RR: I just found that the gallery or museum experience was too passive. I thought, ‘wait a minute, you are attending the opening drinking a glass of wine and having a conversation, I demand your attention. You need to pay attention to me because I’m giving you now the maximum of myself.’
MG: You don’t mind how they react?
RR: Sometimes when I’m in the moment, I don’t even notice how they react. I like to know how it was for them afterwards. In the moment I’m trying to charge the space physically so much that they almost feel the fear inside them which is the same fear that I probably experience in confrontation with them. In the moment of the performance, I’m anxious to claim the space. But I’m taking a position between them in order to create a drawing, to make this particular mark and to convey it to the audience in the space which is full of sculptured energy and physical intensity.
MG: What was your most intensive experience so far?
RR: Performances are always different and special. The most funny was probably the performance in the MusŽe d’Art Moderne in Paris in 2005 in a group show about wall drawings when I managed to engage the audience to play with an imaginary rope. They were all jumping with me and laughing. When I disappeared they were still jumping. When they applauded, they applauded to themselves while I was catching the breath in a corner of the museum. There was so much humor involved in this piece. But I’m putting myself in the physically intense bodily situation in order to draw a particular mark.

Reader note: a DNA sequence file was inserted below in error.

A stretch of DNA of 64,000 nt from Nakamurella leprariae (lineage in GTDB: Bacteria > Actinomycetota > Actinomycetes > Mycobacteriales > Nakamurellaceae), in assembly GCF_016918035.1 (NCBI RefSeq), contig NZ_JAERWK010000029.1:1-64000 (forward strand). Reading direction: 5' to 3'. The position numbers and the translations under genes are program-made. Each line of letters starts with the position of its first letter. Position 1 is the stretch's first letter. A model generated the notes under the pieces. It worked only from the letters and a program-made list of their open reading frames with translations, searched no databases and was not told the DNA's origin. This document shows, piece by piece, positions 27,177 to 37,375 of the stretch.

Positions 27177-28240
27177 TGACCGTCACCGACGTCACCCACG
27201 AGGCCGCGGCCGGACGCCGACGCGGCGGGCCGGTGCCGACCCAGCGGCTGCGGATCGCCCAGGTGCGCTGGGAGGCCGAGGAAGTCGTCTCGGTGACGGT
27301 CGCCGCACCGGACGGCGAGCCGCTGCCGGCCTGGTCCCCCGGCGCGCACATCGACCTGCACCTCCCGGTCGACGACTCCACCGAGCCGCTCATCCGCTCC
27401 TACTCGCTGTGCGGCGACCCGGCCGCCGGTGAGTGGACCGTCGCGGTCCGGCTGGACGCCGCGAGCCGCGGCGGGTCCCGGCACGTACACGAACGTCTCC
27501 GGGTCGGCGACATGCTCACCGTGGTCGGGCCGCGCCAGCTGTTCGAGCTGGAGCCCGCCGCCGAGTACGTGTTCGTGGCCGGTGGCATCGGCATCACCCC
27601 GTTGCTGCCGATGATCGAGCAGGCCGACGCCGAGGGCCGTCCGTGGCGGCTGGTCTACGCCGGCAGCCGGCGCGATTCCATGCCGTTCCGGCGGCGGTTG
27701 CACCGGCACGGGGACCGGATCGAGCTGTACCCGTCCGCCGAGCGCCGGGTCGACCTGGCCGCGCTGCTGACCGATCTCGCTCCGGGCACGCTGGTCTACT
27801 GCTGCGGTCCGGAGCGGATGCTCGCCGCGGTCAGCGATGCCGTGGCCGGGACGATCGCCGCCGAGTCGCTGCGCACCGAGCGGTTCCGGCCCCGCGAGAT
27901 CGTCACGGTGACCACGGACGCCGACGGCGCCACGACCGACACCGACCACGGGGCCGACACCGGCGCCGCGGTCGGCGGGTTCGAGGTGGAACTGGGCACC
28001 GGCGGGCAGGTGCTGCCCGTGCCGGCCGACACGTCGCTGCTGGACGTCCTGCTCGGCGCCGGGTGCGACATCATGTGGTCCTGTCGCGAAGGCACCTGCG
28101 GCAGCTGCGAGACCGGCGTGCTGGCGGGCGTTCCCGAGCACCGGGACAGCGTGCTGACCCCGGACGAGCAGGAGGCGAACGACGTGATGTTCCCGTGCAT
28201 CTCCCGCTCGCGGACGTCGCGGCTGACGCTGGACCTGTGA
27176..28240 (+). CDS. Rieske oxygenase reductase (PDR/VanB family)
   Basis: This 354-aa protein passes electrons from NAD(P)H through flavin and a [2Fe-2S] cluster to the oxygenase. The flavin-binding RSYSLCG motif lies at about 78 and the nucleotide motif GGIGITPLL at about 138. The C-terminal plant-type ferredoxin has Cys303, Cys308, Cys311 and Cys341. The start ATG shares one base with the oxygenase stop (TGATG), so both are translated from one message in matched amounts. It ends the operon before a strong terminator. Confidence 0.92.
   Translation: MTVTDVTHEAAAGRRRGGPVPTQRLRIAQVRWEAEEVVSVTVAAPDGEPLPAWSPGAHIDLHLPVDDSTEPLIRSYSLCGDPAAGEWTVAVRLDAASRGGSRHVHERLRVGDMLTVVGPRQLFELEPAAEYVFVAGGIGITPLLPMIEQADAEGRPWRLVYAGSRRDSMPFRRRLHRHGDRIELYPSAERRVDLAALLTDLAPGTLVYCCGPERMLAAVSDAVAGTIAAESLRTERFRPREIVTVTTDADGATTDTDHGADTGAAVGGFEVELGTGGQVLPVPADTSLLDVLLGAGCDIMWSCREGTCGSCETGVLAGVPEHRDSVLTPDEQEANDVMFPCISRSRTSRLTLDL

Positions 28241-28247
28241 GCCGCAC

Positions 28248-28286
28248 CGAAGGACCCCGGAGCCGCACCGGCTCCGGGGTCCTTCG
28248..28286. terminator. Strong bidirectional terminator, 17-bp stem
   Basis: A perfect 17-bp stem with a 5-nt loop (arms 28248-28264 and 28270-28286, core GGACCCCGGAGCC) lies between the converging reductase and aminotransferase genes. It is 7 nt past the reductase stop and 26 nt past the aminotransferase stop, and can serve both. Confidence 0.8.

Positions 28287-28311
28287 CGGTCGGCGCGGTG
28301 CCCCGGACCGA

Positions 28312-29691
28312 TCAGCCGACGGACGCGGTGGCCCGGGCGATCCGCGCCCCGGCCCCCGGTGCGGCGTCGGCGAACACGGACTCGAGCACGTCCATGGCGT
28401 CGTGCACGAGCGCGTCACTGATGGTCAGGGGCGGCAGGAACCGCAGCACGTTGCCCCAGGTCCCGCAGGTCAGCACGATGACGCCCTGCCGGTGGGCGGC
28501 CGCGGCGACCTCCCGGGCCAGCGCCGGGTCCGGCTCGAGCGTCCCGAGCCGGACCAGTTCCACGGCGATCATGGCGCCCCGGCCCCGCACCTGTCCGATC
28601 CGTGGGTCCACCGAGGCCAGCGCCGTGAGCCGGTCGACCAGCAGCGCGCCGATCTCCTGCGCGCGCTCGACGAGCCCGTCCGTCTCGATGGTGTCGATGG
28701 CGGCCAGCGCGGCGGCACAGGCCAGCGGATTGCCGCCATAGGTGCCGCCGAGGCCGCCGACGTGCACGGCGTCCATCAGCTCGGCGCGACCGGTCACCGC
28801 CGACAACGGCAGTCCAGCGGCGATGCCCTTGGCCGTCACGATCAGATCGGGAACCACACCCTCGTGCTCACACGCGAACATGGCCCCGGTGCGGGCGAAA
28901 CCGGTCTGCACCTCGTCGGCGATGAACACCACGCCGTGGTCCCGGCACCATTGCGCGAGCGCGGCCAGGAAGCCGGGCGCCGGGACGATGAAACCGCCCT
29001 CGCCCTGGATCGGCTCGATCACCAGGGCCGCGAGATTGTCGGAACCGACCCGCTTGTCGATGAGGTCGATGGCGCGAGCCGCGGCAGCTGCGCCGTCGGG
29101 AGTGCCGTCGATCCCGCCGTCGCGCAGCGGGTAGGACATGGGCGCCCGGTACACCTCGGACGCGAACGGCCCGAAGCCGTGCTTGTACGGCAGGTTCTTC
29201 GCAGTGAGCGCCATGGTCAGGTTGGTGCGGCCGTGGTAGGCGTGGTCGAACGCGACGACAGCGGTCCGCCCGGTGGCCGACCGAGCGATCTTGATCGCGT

MG: Performance as an extension of your drawing?
RR: Yes. To create a drawing is about taking us in the future. The drawing is so defined, so stylistic. It is the basic. The first line towards the sculpture and the painting. How can we take it further? Where can I take it? So I’m going through processes of catharses doing performances to feel this mark. Sometimes after a performance, I wish I could draw like this in the studio without forcing myself into a performance without becoming anxious.
MG: You have a special relationship with the drawing.
RR: I have a big issue with the drawing. I have a problem with the scale and I have an issue with attention in my studio.
MG: During the performance, all happens spontaneously while there is no necessity to draw in the studio?
RR: Exactly. When I work in my studio I struggle because I need the same intensity as during the performance. Curators have often asked me to exhibit my drawings. But to create a drawing without physical necessity, without a performative idea, without the audience watching me, in a blank and controlled studio situation is difficult. In the studio, I have a piece of paper, no audience and unlimited time. The drawings in performances are related to a particular sense of time. I want to create a drawing that is able to embody the same energy as during the performance that you not only see the line but capture the intensity. This is my next step.